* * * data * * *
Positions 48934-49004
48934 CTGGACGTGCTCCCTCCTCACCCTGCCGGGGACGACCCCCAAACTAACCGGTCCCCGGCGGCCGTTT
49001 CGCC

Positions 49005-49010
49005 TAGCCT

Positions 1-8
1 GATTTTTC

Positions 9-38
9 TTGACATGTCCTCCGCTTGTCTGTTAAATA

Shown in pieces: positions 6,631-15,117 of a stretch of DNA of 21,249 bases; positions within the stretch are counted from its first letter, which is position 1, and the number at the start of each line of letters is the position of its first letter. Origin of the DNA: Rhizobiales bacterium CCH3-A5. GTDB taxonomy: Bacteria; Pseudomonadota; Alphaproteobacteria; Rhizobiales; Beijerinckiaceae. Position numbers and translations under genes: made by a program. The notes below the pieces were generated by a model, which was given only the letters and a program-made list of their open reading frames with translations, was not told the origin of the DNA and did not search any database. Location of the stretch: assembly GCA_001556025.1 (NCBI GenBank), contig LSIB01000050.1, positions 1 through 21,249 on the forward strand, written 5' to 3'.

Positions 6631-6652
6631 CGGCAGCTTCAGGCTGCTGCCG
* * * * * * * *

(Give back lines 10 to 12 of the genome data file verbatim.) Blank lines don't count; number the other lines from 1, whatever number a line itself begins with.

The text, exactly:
Shown in pieces: positions 6,631-15,117 of a stretch of DNA of 21,249 bases; positions within the stretch are counted from its first letter, which is position 1, and the number at the start of each line of letters is the position of its first letter. Origin of the DNA: Rhizobiales bacterium CCH3-A5. GTDB taxonomy: Bacteria; Pseudomonadota; Alphaproteobacteria; Rhizobiales; Beijerinckiaceae. Position numbers and translations under genes: made by a program. The notes below the pieces were generated by a model, which was given only the letters and a program-made list of their open reading frames with translations, was not told the origin of the DNA and did not search any database. Location of the stretch: assembly GCA_001556025.1 (NCBI GenBank), contig LSIB01000050.1, positions 1 through 21,249 on the forward strand, written 5' to 3'.

Positions 6631-6652
6631 CGGCAGCTTCAGGCTGCTGCCG